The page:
Doing Life Together

Doing Life Together

10 No Nos For Holiday Office Parties

posted by Linda Mintle

It’s that time of year. Holiday office parties are on the calendar. So what should you keep in mind in order to insure you don’t make a fool of yourself or get in trouble?

Here’s my list. I suggest you check it twice–don’t be naughty, be nice!

1) Don’t say NO to going. Yes, you need to attend your holiday party. It shows cooperation and team spirit. Skipping the event is a bah humbug moment!

2) If there is drinking, don’t imbibe or do so minimally. So many problems are rooted in too much alcohol loosening up people to say and do things without restraint. Later, you will regret it. And if your boss is a former alcoholic, drinking may put you in a negative light.

3) What happens at an office party doesn’t stay at an office party. Consider smart phones, social media and all the ways pictures and comments can be posted to the public. Missteps could ruin your career.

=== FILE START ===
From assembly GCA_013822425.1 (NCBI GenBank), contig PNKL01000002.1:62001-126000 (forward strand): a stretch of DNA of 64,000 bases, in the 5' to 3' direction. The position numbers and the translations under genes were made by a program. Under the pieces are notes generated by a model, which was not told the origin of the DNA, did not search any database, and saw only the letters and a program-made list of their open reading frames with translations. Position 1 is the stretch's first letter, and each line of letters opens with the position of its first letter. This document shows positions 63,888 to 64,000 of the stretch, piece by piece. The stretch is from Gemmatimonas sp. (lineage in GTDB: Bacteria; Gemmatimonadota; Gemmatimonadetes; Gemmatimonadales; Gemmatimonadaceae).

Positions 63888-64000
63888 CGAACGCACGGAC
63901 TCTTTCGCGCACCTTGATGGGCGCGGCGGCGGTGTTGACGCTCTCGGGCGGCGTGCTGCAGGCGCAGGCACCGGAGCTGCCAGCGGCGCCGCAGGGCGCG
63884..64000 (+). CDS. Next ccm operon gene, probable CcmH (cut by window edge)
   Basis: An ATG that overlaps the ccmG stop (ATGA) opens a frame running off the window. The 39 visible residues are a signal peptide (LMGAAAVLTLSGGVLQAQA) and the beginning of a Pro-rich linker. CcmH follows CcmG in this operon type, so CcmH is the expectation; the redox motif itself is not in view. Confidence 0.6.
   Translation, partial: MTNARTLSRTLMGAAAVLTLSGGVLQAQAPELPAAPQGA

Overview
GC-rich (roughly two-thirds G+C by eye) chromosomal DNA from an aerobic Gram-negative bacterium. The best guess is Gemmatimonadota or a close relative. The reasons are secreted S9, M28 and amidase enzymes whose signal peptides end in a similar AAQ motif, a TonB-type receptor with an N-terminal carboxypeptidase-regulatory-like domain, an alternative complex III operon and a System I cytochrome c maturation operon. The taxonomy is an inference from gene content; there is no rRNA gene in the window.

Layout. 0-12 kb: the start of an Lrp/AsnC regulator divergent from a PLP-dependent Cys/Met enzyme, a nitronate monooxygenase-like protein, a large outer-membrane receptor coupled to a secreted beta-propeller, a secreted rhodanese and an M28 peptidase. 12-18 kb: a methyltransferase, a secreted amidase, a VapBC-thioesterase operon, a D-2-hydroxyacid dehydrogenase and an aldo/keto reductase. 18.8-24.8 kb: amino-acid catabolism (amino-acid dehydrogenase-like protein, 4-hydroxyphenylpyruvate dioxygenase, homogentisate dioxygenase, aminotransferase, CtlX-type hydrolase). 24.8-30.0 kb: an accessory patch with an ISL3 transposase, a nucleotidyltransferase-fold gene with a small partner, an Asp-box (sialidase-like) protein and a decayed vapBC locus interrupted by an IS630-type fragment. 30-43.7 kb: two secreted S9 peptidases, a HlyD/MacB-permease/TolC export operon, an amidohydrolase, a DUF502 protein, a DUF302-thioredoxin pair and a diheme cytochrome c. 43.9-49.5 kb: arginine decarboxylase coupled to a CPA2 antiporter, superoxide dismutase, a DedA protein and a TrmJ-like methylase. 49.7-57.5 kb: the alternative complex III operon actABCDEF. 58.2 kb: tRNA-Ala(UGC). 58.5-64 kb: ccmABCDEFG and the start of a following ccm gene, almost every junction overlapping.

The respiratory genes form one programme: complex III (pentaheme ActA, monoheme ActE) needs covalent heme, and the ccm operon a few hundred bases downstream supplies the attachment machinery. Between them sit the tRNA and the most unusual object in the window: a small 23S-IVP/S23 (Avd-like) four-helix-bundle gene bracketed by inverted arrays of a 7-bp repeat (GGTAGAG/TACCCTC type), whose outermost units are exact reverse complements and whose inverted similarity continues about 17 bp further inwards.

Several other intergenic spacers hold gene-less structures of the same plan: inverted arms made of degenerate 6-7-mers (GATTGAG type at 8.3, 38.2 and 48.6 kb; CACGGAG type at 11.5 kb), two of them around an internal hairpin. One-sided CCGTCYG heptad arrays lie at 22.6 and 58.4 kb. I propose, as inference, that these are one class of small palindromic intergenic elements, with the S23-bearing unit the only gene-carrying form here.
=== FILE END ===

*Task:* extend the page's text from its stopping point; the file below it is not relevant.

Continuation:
4) Don’t flirt or say sexually inappropriate comments. These are your co-workers, not your potential dates. This is your workplace and these are the people you will continue to interact with on Monday. Don’t make things uncomfortable. And remember sexual harassment in the workplace is real.

5) Don’t talk shop. This is a party, not a business meeting. Relax, get to know people, but leave business at your desk. Save your great ideas for a scheduled meeting. If you do make a job related commitment, write it down as soon as you get home so you don’t forget to follow through.

6) Dress appropriately. You can be overdressed or too casual. Find out the dress code ahead of time. Keep sexy down. Again, this is not a nightclub! Look professional.

7) Don’t blur boundaries. The lines of authority need to be respected. So don’t get overly friendly with a boss or person you supervise. They are not your new buddy just because it is a party.

8) Be nice. If there are co-workers who irritate you, let it go. Don’t engage in gossip. Be an example of grace.

9) Don’t isolate. Mingle. Don’t stand in the corner or wait for people to find you. Be social and make it a point to greet and talk to as many people as possible.

10) Thank the host. This may be your boss and whoever put together the party. This is basic etiquette but people sometimes forget.

Calculate The Probability of Your Newborn Becoming Obese